Im almost positive your airflow is whats causing your high temps.

This is also considering that you cannot put the radiator on top as an exhaust, then this would be your best option other than buying a 240mm.
 
Sep 3, 2019
16
2
15
0
Turn that radiator around drawing air in from the front.

Basically your using the hot air inside your pc to try and "cool down" the radiator when you should be using the external air as an inflow to cool your radiator and draw cooler air into the system.

As far as default case fan, most are trash, buy a new exhaust fan (like 15-20 bucks) and if you have room for fans on top, buy a couple extra fans or throw ur default case fan on top so you have 2 exhausts. 1 being the new fan you buy as the main exhaust and the default (on top) being the secondary exhaust.

Im almost positive your airflow is whats causing your high temps.
The default case fans that came with the case are Corsair SP120 RGB PRO, 3 of them, so 1 exhaust, 2 intakes at the top. I think these ones are pretty decent, gets the job done. As for the airflow, I know my setup is pretty bad, but the thing is, the CPU temp was doing really well, I'm talking 65 Celcius max while gaming, GPU around 71. And the CPU temp started to go around 70~75 today, for some reason while gaming. I'm going to do rear exhaust, top exhaust, 2 intakes (140mm AIO fans between the rad itself and the case), hopefully, this will make it better? Also, any suggestions for the fan curves if I'm going for moderately quiet while gaming? I adjusted the case fans in the BIOS, but they seem to run at the same speed no matter the curve and the CPU temp. These case fans are 3 fans, and in the BIOS, I chose PWM option (which I think PWM is 4 pin).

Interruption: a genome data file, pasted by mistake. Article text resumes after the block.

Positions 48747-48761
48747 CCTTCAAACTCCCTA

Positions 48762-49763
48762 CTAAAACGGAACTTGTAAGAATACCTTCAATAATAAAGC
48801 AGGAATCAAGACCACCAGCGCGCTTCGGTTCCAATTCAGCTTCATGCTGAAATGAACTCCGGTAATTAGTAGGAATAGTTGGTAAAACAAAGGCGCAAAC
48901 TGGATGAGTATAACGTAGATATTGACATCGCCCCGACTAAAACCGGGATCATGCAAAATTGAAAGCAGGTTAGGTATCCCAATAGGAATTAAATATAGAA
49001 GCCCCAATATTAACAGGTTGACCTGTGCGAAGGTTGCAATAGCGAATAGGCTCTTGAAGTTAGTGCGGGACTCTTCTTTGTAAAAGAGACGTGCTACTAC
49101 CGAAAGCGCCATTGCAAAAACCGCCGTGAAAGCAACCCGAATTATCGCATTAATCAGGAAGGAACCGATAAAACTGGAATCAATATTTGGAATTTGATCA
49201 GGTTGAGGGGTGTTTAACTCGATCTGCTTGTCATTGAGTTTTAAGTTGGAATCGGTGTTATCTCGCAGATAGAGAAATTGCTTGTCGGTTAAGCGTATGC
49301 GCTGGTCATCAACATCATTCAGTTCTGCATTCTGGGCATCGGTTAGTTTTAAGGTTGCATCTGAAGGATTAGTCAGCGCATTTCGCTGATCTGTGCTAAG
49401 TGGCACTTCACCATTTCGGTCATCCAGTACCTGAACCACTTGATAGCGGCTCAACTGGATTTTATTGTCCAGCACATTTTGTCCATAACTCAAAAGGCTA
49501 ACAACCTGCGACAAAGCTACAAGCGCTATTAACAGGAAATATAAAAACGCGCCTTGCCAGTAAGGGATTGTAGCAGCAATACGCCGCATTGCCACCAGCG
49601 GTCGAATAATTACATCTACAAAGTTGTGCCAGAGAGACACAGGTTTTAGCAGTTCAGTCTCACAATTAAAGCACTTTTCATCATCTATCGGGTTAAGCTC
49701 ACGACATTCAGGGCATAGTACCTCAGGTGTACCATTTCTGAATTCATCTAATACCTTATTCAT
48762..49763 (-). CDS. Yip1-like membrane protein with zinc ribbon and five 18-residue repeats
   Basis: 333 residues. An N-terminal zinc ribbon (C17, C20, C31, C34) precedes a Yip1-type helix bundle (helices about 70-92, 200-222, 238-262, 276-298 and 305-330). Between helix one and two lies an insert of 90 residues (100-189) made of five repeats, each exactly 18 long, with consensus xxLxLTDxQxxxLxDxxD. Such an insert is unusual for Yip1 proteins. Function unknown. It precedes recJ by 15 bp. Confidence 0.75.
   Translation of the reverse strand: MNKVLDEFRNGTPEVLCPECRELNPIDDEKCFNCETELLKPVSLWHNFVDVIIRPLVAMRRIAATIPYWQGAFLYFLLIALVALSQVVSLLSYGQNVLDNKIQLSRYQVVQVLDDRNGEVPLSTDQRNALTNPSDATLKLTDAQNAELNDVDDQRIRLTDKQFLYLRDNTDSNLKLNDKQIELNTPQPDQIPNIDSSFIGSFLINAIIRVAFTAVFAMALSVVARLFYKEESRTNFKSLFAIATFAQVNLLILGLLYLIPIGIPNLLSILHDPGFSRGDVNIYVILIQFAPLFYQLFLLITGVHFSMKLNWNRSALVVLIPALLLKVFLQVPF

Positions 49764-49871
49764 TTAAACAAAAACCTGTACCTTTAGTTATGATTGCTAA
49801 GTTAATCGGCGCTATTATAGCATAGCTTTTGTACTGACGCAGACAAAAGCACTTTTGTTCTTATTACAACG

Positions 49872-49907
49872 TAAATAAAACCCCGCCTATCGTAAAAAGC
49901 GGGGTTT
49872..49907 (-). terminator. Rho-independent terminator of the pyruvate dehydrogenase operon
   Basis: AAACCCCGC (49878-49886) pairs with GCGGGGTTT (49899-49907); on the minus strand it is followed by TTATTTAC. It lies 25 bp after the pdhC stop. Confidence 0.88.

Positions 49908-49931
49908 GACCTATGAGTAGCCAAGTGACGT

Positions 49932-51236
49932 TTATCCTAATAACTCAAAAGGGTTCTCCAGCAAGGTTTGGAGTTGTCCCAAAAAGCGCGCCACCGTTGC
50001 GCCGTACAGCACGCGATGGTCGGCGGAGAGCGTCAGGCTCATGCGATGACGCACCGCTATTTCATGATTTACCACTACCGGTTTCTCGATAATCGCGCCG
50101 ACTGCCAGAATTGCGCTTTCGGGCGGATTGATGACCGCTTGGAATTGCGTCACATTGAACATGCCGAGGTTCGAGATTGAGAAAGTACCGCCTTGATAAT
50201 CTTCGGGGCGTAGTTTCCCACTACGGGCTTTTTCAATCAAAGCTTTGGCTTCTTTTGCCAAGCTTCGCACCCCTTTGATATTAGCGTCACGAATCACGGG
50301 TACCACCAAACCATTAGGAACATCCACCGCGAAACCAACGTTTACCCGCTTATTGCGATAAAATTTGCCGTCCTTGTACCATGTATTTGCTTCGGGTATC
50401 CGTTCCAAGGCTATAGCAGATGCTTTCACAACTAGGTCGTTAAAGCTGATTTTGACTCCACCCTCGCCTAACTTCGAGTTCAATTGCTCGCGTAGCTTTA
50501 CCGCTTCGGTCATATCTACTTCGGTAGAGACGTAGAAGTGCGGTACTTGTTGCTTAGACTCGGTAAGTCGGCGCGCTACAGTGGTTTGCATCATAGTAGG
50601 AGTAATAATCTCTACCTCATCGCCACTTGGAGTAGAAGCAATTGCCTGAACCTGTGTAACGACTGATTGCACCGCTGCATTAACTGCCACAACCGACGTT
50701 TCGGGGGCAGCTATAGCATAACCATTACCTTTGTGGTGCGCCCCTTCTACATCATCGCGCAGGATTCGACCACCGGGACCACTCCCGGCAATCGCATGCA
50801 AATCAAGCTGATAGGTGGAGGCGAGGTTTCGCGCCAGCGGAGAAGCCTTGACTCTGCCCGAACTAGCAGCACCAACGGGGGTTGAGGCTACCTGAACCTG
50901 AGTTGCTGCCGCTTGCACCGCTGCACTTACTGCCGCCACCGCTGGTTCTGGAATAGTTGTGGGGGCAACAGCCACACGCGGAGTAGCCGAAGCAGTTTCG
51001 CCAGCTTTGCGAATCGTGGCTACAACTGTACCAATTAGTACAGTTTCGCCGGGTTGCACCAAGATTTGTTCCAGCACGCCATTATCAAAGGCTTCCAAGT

Jason H.

Honorable
Oct 20, 2013
1,030
28
11,390
37
The default case fans that came with the case are Corsair SP120 RGB PRO, 3 of them, so 1 exhaust, 2 intakes at the top. I think these ones are pretty decent, gets the job done. As for the airflow, I know my setup is pretty bad, but the thing is, the CPU temp was doing really well, I'm talking 65 Celcius max while gaming, GPU around 71. And the CPU temp started to go around 70~75 today, for some reason while gaming. I'm going to do rear exhaust, top exhaust, 2 intakes (140mm AIO fans between the rad itself and the case), hopefully, this will make it better? Also, any suggestions for the fan curves if I'm going for moderately quiet while gaming? I adjusted the case fans in the BIOS, but they seem to run at the same speed no matter the curve and the CPU temp. These case fans are 3 fans, and in the BIOS, I chose PWM option (which I think PWM is 4 pin).
I mean you could always try resetting the heatsink and applying new thermal paste just to cover all your bases and make sure somehow the heatsink didnt come loose or something but it honestly just sounds like airflow issues, however when diagnosing over the internet, can never be 100% certain unless we absolutely narrow it down to airflow but I feel it will work.

As far as case fan curves, mine is set at 35% at 30c 55% at 55c 75% at 70c .. and then max for anything above that. However it also depends on your exact fan model how loud/not loud they will be at any given percentage and also how much rpm the fan will push. At idle my case fans run around 1100rpms.